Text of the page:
Reconnecting with your Younger, Truer Self

May 24, 2016

Reconnecting with your Younger Self |

It probably started in Grade 5, when I chose to spend my recesses writing my novel.  It was about a ghost, and a girl, and it was written on looseleaf in a colourful binder, and it won out over dodgeball every. single. day.


Even when the dodgeballs got aimed in my direction.

When I was thirteen, I spent a good portion of my time wearing full combat gear and writing poetry.

Despite the taunts of my classmates.

I turned fourteen and decided to dye my hair blue, keep wearing the combat boots, add a flowered skirt, and play bass in a band.

I got laughed at for that too.

There were the red leather ankle boots.  The dark plastic glasses decades before they became cool.  The dreadfully unpopular humanitarian work when everyone else I knew was trying out for the volleyball team.  Later came my love for Ani Difranco, Margaret Atwood and youth parliament.

All of which cemented my status as The Weird One.

Oddly, though, despite the laughter, my desire to express my uniqueness persisted.  Perhaps it was confidence; perhaps my inner rebel making herself known.

But for many years afterward, that confidence or rebelliousness waned.  My life – and my appearance, for that matter – started to look a lot more like that of the people around me.  My inner rebel took a backseat as I became increasingly entranced by the trappings of grown-up life, as I saw it.

Something about a degree, a career, a marriage, a home, maybe even kids.  Oh, and a dog.

I’m not sure what changed exactly, or how, but I remember the feeling I had when

I took off the heels I thought I had to wear to work because everyone else did

and wore Birkenstocks and some funky tribal-patterned earrings instead.

And the day I went to a film festival dressed in exactly what I wanted to wear and found myself looking in the mirror and staring back at a flowy skirt-clad, scarf wearing hippie.

The glimpse I had into my younger, carefree self manifest first in my physical presence in the world – in what I chose to wear.  It was both a simple reminder, and a bold one, for perhaps it would be easier to quietly write novels in my spare time rather than show up at client meetings with pink hair.  But there I was, pink hair and all, as if my body couldn’t wait for my mind to catch up:  it was time to start looking and acting like myself again.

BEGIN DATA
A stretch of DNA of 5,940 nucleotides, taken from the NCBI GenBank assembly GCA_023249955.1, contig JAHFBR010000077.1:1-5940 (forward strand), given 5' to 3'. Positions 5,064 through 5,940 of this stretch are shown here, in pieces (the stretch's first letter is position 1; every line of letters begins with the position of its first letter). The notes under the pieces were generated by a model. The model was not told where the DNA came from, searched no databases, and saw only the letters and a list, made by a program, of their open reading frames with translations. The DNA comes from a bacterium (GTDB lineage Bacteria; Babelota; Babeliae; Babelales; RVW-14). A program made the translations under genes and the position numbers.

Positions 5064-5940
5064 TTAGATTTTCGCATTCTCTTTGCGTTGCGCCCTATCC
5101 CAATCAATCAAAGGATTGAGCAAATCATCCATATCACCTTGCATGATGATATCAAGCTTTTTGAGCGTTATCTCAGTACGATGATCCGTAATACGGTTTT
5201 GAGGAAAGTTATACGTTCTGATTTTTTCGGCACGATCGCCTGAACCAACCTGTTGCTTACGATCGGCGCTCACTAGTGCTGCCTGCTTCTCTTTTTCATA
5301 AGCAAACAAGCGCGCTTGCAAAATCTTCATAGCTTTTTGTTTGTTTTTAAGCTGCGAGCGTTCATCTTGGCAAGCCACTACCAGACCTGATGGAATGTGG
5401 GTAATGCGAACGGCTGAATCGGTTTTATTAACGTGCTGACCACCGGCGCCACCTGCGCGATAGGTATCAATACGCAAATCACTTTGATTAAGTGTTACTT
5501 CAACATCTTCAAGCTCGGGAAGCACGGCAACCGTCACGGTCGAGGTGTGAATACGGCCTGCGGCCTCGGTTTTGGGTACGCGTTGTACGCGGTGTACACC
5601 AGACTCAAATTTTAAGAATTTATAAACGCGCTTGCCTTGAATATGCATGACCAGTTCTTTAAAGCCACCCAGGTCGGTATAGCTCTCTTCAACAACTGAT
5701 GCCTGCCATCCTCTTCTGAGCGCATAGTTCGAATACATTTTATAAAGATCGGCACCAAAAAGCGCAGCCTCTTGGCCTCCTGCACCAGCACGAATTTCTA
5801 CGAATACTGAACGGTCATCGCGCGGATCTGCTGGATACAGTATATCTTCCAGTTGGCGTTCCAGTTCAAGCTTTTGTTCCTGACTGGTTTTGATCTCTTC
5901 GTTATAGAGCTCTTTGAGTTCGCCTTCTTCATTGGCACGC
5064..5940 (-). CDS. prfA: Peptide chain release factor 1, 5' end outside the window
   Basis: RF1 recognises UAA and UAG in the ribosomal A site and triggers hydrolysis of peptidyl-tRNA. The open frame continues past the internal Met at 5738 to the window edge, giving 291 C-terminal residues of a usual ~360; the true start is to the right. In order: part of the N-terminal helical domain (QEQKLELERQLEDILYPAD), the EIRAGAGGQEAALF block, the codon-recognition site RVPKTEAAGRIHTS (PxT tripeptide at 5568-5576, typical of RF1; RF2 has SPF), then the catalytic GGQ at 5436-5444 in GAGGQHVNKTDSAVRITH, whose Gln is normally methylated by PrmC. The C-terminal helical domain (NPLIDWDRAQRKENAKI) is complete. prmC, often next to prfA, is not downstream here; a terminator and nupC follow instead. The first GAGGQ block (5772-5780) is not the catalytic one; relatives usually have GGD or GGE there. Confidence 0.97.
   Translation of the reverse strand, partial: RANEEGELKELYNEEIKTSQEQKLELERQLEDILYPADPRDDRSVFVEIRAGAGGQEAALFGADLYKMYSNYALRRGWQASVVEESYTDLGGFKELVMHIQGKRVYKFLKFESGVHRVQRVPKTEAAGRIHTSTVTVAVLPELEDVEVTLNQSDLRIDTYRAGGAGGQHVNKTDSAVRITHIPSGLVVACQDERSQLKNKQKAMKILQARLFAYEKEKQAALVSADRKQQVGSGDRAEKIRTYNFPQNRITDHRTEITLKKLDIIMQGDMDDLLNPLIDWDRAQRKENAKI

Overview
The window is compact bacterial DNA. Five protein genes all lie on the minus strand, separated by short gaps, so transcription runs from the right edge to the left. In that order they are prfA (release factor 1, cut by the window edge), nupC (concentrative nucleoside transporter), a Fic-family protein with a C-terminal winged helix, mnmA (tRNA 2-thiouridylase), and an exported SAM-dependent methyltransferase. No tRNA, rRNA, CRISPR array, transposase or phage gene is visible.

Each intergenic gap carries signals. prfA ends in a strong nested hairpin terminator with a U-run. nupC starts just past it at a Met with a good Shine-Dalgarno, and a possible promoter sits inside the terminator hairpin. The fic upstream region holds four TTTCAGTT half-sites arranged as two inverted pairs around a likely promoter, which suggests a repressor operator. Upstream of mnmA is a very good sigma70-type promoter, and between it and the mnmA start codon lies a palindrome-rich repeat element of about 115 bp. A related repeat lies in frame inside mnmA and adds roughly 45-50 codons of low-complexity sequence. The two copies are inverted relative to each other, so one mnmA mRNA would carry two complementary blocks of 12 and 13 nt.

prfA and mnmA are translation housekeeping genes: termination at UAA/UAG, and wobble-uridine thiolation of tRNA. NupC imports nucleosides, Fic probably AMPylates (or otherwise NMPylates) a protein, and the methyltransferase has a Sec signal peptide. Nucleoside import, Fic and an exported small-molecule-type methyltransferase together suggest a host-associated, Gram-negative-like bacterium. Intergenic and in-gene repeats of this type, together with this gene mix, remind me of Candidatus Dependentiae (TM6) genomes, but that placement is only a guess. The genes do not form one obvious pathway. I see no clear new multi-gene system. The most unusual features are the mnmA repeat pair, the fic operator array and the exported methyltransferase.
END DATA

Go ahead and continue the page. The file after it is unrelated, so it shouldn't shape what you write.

I don’t think this experience is unknown to women.  In fact, so many of the women I speak to who are going through their Third-Life Alignment share that their alignment process often involves remembering, and sometimes becoming, who they were before they cared about what anyone else thought.


Your turn:


What were you like before you cared about what anyone else thought?


Do you find yourself returning to her….or have you never left her?


How does it feel?

The Becoming Podcast has been on a short hiatus while I focus on writing my book, but oh what a comeback episode I have for you!

This month, I spoke to Toko-pa Turner, who many of you may know as the unofficial patron saint of many of my circles and gatherings because of the sheer number of times I’ve quoted from the wisdom of her book, Belonging.

Toko-pa is a Canadian author, teacher, and dreamworker. Blending the mystical teachings of Sufism in which she was raised with a Jungian approach to dreams, she founded The Dream School in 2001, from which thousands of students have graduated. She is the author of the award-winning book, Belonging: Remembering Ourselves Home, which explores the themes of exile and belonging through the lens of dreams, mythology, and nature. This book has resonated for readers worldwide, and has been translated into 10 different languages so far. Her work focuses on the relationship between psyche and nature, and how to follow our inner wisdom to meet with the social, psychological, and ecological challenges of our time.

Here’s some of what Toko-pa and I talk about in this episode:

> The dream that changed Toko-pa’s life, causing her to question her career and, ultimately, her identity

> How we can court our dreams to support us during times of radical transformation – and the reasons so many of us have a hard time remembering and working with what shows up in our dreamscape

> Toko-pa’s perspective on the message of Belonging after the divisiveness our society has experienced in the years since it was published

> What happened for both Toko-pa and I when we fell out of belonging from the ideologies of the “wellness world”

> How to build community when you’re under-resourced

> “The Big Lie” when it comes to belonging, and how we can reclaim a sense of belonging to the greater family of things, as Mary Oliver so famously wrote

Listen to the episode on iTunes


Show Notes

Toko-pa’s Website

Belonging:  Remembering Ourselves Home, Toko-pa’s book

The David Abram video about animism mentioned in the interview

Toko-pa’s self-guided program, Dream Drops

Companion, the program that accompanies Belonging


Also, while you’re at it, if you enjoy The Becoming Podcast, I would be so grateful if you would rate and review, and even subscribe to it on iTunes.  That goes a long way to helping more and more people find and benefit from hearing these interviews!  Thank you so much!